Well, we’re back to blogging. I agree with your comments. The Biennial was very, very good. I heard much positive response and almost nothing negative. Congratulations to all who worked on it.
In terms of the failure of the proposed restructuring of the denomination, I begin with your conclusion . . . from the bus stop outside the hotel . . . Don’t give up! I agree with General Secretary Roy Medley that this must not be the only thing we do for the next two years. I agree with Associate General Secretary Jeff Woods who wrote, “I caution us, however, to think that we only need to “sway” 18 people to get an affirmative vote next time; for this particular group of delegates will never assemble again. As we present a revised proposal, we will need to think of this as a newly assembled group and communicate with them accordingly.”
The General Secretary reports “the proposed amendments to the bylaws failed by a small margin to gain the 2/3 approval required for adoption (377-for; 217-against; 20-abstentions = 63.4%).”
A group of us sat down in a hotel lobby that Saturday night in Pasadena and tried to unpack what happened. I value these kinds of “de-briefings” because they are often progressive. As we talked, new thoughts emerged. Our original thoughts began to be informed by further thought and – by the end – I felt we all had a deeper understanding. . . and certainly a different perspective on what should come next. You, Dwight, might say we just had more informed confusion! At any rate, I value group-think at a time like that.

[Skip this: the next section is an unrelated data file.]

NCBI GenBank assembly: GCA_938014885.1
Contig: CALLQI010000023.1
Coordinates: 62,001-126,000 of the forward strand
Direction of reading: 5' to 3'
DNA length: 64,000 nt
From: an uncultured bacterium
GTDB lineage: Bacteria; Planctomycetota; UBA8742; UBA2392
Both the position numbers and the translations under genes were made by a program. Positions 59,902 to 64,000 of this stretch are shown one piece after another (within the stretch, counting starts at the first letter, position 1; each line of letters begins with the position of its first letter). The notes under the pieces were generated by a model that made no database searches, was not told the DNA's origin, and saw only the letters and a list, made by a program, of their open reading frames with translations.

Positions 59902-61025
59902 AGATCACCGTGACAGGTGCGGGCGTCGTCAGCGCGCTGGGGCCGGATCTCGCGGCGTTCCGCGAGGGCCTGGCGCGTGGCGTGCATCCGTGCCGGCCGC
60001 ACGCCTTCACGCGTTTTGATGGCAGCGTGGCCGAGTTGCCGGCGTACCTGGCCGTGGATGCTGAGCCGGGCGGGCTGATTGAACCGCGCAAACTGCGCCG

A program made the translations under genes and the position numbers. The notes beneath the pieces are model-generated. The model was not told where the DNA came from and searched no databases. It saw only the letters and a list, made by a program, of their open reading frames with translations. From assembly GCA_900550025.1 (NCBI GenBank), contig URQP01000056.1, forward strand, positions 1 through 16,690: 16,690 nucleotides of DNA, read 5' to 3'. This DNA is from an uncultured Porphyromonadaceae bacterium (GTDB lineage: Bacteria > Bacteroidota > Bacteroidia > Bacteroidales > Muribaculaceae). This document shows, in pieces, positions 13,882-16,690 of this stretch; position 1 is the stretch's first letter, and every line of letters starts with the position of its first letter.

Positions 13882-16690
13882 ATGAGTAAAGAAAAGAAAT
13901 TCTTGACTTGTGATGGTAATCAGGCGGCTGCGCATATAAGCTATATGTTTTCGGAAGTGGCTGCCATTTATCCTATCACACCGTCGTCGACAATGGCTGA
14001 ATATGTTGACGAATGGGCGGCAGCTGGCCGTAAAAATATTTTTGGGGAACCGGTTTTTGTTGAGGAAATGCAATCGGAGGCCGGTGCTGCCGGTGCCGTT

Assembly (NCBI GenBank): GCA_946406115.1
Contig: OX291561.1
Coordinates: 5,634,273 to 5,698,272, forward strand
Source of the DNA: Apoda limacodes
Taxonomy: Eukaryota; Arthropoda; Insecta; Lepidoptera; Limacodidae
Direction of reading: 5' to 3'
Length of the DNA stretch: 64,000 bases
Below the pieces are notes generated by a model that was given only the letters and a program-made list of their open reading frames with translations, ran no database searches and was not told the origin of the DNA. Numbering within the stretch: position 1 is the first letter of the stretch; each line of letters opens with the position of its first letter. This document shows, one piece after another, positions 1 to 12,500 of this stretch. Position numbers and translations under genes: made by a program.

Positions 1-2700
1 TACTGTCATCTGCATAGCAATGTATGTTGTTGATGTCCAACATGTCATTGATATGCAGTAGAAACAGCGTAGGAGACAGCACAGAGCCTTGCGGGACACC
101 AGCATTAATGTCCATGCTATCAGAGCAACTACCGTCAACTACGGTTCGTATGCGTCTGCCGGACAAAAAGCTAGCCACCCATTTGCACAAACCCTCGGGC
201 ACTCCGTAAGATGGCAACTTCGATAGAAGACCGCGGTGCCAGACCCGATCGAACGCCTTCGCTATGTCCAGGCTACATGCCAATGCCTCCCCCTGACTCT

I believe there were many reasons the proposal failed.
- Delegates needed a summary in their packets. You are right, Dwight, the internet is not enough. And we probably should have done better with the presentation and process of discussion.
- There was confusion – and plenty of it to go around. At one point I thought you were going to try to “table” the motion so I asked a question that I hoped would satisfy you and help the proposal go through. The answer helped me but it was a question that only made sense for those of us that had been waist deep in this process for several years. It only confused others.
- The use of “uncoupling” language raised huge red flags for some. There is still fear of the program boards moving away from the ABC. I believe the program boards have been working hard to make the adjustments necessary. This has to be frustrating to them (as well as to the rest of us).
- We wanted this to be mission driven but at some time we needed to make it much more clear that WE CAN'T AFFORD THE CURRENT STRUCTURE.
- UNEXPECTED reaction. Some folks are confused/concerned/angry about the shift in philosophy of mission in International Ministries and somehow connected the change in IM with the proposed ABC structure. I had to contend with this in my region prior to the Biennial and I heard it from others while at the Biennial.
[The IM philosophy of mission and the ABC Structure proposal are not related.]
We have some work to do and we’ll get it done. Don’t give up!